Having made his explanation of how the fact of Frank being a Jew got into the case, Dorsey paid this glowing tribute to the great race from which this degenerate and pervert sprung:

“I say to you here and now, that the race from which that man comes is as good as our race. His ancestors were civilized when ours were cutting each other up and eating human flesh; his race is just as good as ours,—just so good, but no better. I honor the race that has produced D’Israeli,—the greatest Prime Minister that England has ever produced. I honor the race that produced Judah P. Benjamin,—as great a lawyer as ever lived in America or England, because he lived in both places and won renown in both places. I honor the Strauss brothers—Oscar, the diplomat, and the man who went down with his wife by his side on the Titanic. I roomed with one of his race at college; one of his race is my partner. I served with old man Joe Hirsch on the Board of Trustees of the Grady Hospital. I know Rabbi Marx but to honor him, and I know Doctor Sonn, of the Hebrew Orphan’s Home, and I have listened to him with pleasure and pride.
“But, on the other hand, when Becker wished to put to death his bitter enemy, it was men of Frank’s race he selected. Abe Hummel, the lawyer, who went to the penitentiary in New York, and Abe Reuf, who went to the penitentiary in San Francisco, Schwartz, the man accused of stabbing a girl in New York, who committed suicide, and others that I could mention, show that this great people are amendable to the same laws as you and I and the black race. They rise to heights sublime, but they sink to the depths of degradation.”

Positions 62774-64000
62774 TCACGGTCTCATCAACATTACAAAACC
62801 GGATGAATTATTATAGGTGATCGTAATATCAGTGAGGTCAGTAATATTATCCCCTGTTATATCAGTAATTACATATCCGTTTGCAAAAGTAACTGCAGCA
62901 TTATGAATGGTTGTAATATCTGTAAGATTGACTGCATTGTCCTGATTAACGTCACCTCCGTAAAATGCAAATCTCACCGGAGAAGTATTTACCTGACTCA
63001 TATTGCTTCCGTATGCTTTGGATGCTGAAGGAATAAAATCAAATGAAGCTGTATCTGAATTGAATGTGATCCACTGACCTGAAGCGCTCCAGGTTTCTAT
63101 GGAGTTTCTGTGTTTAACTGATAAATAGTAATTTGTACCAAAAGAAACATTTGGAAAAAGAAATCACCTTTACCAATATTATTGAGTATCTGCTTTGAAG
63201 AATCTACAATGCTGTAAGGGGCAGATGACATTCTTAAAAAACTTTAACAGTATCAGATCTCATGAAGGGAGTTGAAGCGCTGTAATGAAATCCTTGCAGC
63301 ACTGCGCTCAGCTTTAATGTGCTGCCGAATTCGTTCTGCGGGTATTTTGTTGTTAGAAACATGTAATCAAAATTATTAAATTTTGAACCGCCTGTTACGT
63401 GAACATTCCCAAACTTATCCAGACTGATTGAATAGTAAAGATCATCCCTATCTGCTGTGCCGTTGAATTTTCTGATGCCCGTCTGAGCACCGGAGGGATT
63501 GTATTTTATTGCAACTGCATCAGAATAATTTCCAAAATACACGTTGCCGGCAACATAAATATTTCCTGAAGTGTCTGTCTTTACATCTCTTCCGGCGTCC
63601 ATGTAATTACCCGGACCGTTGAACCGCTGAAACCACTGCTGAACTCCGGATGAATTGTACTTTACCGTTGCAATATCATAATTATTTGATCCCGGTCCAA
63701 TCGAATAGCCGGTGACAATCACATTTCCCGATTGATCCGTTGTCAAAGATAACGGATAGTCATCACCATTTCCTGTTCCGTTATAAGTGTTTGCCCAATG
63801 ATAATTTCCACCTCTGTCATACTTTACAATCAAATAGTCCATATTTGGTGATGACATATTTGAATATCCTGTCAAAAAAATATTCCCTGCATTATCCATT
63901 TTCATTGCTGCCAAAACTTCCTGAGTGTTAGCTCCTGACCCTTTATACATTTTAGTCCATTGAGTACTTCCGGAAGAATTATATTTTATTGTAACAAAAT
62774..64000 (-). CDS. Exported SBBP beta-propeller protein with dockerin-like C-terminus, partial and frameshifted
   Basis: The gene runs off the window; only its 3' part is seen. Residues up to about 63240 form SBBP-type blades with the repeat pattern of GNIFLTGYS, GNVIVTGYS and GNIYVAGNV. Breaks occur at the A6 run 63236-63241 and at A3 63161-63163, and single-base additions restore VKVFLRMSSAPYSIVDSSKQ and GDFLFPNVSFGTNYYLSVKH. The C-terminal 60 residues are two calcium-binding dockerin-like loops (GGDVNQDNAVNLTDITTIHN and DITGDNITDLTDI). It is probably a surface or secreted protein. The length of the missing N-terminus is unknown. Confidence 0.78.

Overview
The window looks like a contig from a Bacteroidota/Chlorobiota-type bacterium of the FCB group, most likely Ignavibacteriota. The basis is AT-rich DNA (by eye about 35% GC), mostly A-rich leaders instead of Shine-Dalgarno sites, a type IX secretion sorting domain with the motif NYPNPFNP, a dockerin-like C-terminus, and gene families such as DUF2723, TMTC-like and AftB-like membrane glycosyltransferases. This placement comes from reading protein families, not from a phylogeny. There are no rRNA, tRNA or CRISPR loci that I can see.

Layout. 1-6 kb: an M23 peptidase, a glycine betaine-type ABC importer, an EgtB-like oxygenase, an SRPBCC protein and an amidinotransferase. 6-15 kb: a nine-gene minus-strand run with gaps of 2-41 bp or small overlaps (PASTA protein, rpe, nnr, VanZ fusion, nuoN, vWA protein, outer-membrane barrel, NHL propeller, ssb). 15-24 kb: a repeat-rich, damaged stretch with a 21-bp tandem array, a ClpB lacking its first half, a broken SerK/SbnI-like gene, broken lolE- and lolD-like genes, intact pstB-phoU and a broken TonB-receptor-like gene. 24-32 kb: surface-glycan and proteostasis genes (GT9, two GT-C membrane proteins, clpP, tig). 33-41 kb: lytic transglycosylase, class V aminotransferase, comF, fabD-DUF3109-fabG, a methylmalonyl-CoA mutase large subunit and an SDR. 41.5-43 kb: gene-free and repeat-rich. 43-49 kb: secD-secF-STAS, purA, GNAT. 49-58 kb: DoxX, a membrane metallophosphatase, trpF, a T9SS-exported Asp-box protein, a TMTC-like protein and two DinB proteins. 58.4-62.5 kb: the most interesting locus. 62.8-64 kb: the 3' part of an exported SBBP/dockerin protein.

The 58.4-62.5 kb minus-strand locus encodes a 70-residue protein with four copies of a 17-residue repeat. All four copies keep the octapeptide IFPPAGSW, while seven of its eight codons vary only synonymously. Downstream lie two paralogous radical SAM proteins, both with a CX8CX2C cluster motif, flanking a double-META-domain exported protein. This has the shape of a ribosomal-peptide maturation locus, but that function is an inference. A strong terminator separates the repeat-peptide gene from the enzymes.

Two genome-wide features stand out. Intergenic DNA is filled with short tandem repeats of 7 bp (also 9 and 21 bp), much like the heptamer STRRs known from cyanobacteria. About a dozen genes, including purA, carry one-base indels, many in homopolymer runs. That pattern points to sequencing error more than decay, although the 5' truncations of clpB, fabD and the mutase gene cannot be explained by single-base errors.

After Rosser and Arnold had dragged the Jewish name into the case, could Dorsey have handled it more creditably to himself, and to those Jews who believe, with Moses, Abraham, Isaac, and Jacob, that crime must be punished?
Read again what Dorsey actually said as stenographically reported, and remember that Connolly pretended to have read it before he wrote his articles, and then sift your mind and see how much respect you have for a writer who tries to deceive the public in that unscrupulous manner.
C.P. Connolly makes two statements about the law of Georgia.
On Dec. 14, 1915, he stated in Collier’s that, “By a constitutional amendment, adopted in 1906, the Supreme Court of Georgia cannot reverse a case on other than errors of law.”